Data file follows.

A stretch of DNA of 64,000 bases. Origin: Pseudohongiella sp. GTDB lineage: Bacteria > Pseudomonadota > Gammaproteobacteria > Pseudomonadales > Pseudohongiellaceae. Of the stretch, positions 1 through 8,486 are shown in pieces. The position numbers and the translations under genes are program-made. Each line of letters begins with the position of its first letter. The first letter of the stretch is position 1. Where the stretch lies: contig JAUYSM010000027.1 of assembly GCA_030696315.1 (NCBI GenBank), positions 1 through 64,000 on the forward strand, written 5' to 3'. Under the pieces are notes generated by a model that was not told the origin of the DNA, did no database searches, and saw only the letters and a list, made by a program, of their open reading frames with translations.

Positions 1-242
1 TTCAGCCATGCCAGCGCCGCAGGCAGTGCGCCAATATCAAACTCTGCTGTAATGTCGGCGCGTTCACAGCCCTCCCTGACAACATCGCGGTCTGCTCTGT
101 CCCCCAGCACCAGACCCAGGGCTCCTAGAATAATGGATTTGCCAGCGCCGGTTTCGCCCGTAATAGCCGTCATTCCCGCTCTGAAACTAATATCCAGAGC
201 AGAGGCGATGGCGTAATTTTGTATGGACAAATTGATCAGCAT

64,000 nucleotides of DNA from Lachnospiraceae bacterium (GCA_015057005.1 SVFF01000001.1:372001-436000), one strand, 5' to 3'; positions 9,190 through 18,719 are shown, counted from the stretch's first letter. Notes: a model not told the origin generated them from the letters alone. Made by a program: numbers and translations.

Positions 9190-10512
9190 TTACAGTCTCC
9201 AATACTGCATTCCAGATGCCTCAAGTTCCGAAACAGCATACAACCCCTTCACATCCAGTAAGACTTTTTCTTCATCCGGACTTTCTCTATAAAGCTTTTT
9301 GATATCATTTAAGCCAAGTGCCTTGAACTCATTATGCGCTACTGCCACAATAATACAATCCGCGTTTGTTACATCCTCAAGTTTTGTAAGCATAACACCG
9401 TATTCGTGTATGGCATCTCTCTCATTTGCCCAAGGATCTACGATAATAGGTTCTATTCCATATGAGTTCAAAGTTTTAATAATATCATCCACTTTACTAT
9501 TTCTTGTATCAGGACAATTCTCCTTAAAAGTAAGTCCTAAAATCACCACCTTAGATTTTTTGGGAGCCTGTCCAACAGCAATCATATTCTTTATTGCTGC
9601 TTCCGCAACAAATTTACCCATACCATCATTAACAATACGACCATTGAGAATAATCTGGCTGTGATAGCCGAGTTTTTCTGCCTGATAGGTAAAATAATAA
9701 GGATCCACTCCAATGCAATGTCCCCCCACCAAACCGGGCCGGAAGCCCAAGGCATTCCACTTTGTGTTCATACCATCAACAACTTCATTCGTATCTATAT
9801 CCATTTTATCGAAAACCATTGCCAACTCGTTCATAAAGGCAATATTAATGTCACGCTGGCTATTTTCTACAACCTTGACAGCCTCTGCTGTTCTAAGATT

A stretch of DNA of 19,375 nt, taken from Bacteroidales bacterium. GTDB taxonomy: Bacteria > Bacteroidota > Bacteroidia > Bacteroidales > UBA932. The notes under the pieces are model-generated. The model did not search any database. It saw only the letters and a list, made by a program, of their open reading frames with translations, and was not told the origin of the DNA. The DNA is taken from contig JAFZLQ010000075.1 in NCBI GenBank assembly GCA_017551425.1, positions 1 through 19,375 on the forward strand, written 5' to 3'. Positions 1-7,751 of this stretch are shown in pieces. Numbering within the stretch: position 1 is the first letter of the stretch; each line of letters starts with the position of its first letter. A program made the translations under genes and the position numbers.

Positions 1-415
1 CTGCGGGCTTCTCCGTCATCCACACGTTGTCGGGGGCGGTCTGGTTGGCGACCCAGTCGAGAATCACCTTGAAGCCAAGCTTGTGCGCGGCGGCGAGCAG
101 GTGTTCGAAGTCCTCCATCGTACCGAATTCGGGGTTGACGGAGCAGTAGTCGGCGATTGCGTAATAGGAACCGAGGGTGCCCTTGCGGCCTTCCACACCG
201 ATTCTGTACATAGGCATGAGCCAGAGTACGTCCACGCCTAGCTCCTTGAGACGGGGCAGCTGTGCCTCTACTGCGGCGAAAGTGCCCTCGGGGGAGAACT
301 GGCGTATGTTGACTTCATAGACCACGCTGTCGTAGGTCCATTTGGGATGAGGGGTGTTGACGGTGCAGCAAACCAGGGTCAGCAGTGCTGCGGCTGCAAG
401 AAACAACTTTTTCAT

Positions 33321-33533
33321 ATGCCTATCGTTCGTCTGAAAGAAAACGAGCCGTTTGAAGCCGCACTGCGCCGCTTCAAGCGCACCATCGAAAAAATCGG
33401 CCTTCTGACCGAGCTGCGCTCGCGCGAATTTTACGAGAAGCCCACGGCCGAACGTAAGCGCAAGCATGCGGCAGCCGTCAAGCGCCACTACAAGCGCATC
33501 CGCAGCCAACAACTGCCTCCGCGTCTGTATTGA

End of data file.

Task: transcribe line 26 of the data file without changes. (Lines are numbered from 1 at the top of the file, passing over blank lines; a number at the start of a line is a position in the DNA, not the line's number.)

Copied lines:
33501 CGCAGCCAACAACTGCCTCCGCGTCTGTATTGA